Book Review: Mary Poppins in the Park

Mary Poppins in the Park by P.L. Travers
Mary Poppins in the Park (Mary Poppins, #4) 
by P.L. TraversMary Shepard (Illustrator)

3 out of 5 stars


Mary Poppins is back again with Jane and Michael for adventures in the Park! An ordinary outing in the park turns into a magical and extraordinary adventure when you go for a walk with Mary Poppins.

I love how Mary Poppins can be stern with the children, but is also kind and loving. She has a no nonsense attitude, but secretly loves to take the children on nonsensical and silly outings!

The writing is enchanting, and has a beautiful charm in its simplicity! I love all the Mary Poppins books! Continue reading

Book Review: The Big Six

The Big Six by Arthur Ransome
The Big Six (Swallows and Amazons, #9) 
by Arthur Ransome

5 out of 5 stars

Joe, Bill, and Pete are fixing up their boat, the Death and Glory, with bunks, cupboards, and a little stove, so that they can camp out on the river all winter long. When someone starts casting off boats in the middle of the night, it gets blamed on the boys, and they have to prove their innocence. With the help of Coot Club members, Tom, Dick, and Dorothea, they start their own detective agency to track down the real culprits.

As always, I adore this interesting story, full of nautical knowledge and adorable characters. The plot really keeps the mystery moving as each clue comes to light, and the desperation and anxiety of the characters keeps the tension high, even if some of the plot points are a little predictable. The story is not so much about the mystery, as it is about how the characters follow the mystery. Continue reading

Book Review: Pinocchio

The Adventures of Pinocchio by Carlo Collodi
The Adventures of Pinocchio 
by Carlo Collodi

1 out of 5 stars

This is NOT Disney’s Pinocchio. It’s all violence, disaster, cut-throat assassins, hangings, imprisonment, thieves, bullies, greed, murder, more violence, and one ungrateful little puppet. Pinocchio really is a heartless scoundrel. He steals and lies and cheats, and then cries “Woe is me!” when someone steals from him, or lies to him, or cheats him. Well, you got what you deserved, puppet! Continue reading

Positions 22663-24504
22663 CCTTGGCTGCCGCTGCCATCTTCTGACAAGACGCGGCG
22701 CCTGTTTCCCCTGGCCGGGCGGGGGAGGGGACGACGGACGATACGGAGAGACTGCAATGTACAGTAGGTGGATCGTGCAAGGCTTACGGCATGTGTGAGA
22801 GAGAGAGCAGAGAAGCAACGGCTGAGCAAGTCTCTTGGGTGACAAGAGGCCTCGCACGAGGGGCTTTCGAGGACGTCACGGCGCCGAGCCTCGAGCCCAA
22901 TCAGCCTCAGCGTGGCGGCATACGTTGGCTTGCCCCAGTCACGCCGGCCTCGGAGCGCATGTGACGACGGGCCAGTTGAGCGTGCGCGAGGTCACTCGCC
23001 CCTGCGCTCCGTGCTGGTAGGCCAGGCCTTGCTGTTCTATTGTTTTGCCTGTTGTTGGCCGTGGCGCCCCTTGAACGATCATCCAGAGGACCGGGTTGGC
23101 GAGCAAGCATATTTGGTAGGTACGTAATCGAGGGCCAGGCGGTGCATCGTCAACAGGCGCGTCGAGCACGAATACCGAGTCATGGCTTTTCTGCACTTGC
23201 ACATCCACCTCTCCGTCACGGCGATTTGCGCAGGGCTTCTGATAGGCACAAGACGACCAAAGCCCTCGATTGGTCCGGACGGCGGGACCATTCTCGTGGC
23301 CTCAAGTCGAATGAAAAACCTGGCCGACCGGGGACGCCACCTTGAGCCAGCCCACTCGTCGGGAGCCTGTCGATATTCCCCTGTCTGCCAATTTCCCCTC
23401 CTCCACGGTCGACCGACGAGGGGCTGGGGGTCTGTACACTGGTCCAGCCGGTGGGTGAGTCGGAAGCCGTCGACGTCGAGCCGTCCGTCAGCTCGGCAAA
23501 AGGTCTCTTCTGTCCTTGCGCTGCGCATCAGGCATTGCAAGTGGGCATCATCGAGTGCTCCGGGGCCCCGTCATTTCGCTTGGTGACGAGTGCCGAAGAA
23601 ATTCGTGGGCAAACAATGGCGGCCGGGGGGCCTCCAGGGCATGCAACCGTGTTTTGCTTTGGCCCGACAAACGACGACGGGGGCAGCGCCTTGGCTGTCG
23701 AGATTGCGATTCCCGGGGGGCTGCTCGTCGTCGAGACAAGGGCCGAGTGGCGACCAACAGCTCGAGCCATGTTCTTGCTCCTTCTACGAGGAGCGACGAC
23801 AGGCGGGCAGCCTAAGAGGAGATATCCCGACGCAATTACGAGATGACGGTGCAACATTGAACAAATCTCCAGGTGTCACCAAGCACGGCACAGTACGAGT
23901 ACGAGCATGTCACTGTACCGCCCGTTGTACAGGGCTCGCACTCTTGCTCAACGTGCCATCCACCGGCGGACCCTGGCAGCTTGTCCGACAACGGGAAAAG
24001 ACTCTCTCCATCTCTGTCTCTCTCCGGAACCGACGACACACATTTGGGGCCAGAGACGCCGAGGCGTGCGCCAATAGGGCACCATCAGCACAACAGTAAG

Book Review: Strawberry Girl

Strawberry Girl by Lois Lenski
Strawberry Girl 
by Lois Lenski

3 out of 5 stars on GoodReads

I liked this book about a family who moves to a new farm in Florida, during the pioneer days, determined to make the farm a success with a beautiful orchard and strawberry grove.
Birdie is excited to become a Strawberry Girl, but is worried that the disgruntled neighbors will make trouble for her family. When the neighbor’s pigs and cows trample over the new strawberry plants, Birdie’s father is outraged and vows to fence in his property to keep them out. This begins a feud between the two farmers, but the farmer’s children are eager to make friends. Only Birdie and her forgiving mother can make peace between the warring neighbors, and make both farms a success! Continue reading

Book Review: Marvelous Land of Oz

The Marvelous Land of Oz by L. Frank Baum
The Marvelous Land of Oz (Oz, #2) 
by L. Frank Baum

2 out of 5 stars on GoodREads
 Tip is a young boy living in Oz, servant to a nasty witch. He fashions a pumpkin head that comes to life, and they travel to the Emerald City to meet the Scarecrow and Tin Man, falling into the middle of a revolution along the way.
I didn’t really enjoy this book, maybe because I listened to it as an audiobook, and I didn’t like the narrator. Usually I love the Oz books, but this one fell flat. The characters are so dry, the jokes aren’t funny, and even the imaginative setting of Oz felt like a rehash of the same old things from every Oz book. Maybe it was the narrator. Maybe I just wasn’t in the mood for this book. Maybe because I’ve been reading the Oz books out of order, so I already knew some of the plot points. It’s a good story, but I somehow couldn’t enjoy reading it.

Book Review: Nurse Matilda

Nurse Matilda by Christianna Brand
4 out of 5 stars on GoodReads


The Brown children are the most ill-behaved, mischievous, naughty little children in all the world, and the only nanny who can possibly control them or teach them any manners is Nurse Matilda. With her magical walking stick, Nurse Matilda teaches important lessons like going to bed when you’re told, not chomping your food, closing doors after yourself, and putting on your best clothes when you’re told. Only the insane magical situations the children find themselves in could possibly teach them to say please and thank you!